The Government of the United States had requested the applicant’s extradition to stand trial for the murder of a former business associate. The applicant had resisted extradition, chiefly, on the grounds of mental health and prison conditions in California. The District Judge had decided to send the applicant’s case to the Secretary of State under section 87(3) of the Extradition Act 2003. The applicant appealed on the basis that the Government failed to honour its duty of candour in laying out the problems in the Californian prison estate; the judge should have found that extradition was barred by Articles 2 and 3 of the Convention in consequence of the applicant’s mental illness and risk of suicide and that the judge should have found that extradition is barred by section 91 on the same basis. The question for the High Court was whether there was an arguable basis for saying that the district judge was ‘wrong’ in his conclusions on any or all of the three grounds of appeal.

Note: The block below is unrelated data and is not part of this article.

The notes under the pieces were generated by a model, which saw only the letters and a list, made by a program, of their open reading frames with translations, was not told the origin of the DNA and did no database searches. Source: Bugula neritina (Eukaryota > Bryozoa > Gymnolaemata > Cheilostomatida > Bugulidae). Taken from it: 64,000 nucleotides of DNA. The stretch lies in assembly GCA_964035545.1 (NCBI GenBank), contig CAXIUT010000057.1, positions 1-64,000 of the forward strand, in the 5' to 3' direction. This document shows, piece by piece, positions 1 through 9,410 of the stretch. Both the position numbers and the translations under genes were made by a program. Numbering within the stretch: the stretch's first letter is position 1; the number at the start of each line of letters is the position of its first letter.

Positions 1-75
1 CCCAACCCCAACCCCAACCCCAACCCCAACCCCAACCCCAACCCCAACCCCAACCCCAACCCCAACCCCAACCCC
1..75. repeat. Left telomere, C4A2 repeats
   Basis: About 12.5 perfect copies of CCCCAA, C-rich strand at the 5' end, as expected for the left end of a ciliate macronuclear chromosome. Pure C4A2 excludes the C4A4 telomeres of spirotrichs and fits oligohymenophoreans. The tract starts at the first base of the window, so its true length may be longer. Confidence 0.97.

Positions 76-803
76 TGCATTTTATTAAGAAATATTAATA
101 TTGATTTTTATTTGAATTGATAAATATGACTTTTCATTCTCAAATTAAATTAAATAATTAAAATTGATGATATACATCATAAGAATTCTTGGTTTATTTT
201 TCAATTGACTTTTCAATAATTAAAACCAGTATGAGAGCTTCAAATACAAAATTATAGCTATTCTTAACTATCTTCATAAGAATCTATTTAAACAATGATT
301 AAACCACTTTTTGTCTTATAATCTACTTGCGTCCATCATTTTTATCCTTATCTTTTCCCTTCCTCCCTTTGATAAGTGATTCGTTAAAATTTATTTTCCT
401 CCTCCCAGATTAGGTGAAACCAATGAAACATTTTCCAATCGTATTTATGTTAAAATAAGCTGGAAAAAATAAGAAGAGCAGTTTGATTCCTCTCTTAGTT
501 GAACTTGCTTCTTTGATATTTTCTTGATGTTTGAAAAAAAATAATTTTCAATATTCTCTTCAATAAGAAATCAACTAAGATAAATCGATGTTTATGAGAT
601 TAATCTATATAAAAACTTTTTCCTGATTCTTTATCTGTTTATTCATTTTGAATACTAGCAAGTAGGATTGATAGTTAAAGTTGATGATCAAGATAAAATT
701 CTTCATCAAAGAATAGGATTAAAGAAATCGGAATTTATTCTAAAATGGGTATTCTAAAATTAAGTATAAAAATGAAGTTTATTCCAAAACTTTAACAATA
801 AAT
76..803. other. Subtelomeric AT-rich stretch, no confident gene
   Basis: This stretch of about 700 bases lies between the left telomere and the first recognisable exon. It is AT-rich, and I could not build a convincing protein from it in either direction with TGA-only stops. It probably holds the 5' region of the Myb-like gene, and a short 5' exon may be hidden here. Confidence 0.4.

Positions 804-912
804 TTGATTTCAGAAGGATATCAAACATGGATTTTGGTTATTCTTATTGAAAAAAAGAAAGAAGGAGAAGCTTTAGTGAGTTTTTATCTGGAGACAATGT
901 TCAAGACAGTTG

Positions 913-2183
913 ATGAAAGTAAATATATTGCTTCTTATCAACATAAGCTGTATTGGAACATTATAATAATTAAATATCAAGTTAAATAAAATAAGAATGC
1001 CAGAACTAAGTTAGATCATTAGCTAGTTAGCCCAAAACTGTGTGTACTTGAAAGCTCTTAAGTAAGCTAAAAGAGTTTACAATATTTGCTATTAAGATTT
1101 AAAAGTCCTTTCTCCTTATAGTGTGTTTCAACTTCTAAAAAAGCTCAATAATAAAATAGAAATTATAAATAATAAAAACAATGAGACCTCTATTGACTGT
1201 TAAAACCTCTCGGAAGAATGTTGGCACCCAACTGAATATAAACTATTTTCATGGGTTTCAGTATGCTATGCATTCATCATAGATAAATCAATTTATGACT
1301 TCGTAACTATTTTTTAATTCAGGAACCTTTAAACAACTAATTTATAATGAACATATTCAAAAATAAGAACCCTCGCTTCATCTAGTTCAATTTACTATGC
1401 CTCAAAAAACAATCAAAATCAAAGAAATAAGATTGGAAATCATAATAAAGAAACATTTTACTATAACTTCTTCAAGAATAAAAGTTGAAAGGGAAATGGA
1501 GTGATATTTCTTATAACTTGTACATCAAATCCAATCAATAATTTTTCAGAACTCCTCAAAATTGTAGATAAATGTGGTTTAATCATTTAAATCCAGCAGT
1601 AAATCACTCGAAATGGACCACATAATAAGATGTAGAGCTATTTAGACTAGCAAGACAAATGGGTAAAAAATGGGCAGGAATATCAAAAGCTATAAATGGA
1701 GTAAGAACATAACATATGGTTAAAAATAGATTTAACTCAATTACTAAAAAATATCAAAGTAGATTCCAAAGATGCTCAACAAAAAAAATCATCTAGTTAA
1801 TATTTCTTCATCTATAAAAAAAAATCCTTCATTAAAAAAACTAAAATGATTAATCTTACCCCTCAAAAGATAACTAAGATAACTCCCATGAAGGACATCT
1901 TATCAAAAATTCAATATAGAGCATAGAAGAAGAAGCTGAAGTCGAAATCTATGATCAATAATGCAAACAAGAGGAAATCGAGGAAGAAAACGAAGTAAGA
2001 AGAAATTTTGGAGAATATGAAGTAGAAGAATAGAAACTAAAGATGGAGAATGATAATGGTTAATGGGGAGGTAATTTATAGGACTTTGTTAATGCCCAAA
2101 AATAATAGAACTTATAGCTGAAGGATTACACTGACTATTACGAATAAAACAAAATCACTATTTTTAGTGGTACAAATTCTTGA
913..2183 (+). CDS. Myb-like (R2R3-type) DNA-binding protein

The High Court refused permission to appeal and held that the District Judge was correct in the conclusions that he reached. The Court was satisfied that the applicant would be properly cared for and his mental health needs and suicide risk appropriately dealt with. The assurances given to that effect were found to be specific and detailed and given in good faith by and on behalf of individuals who have the ability to ensure they are fulfilled.
Mark Summers QC was involved in this case.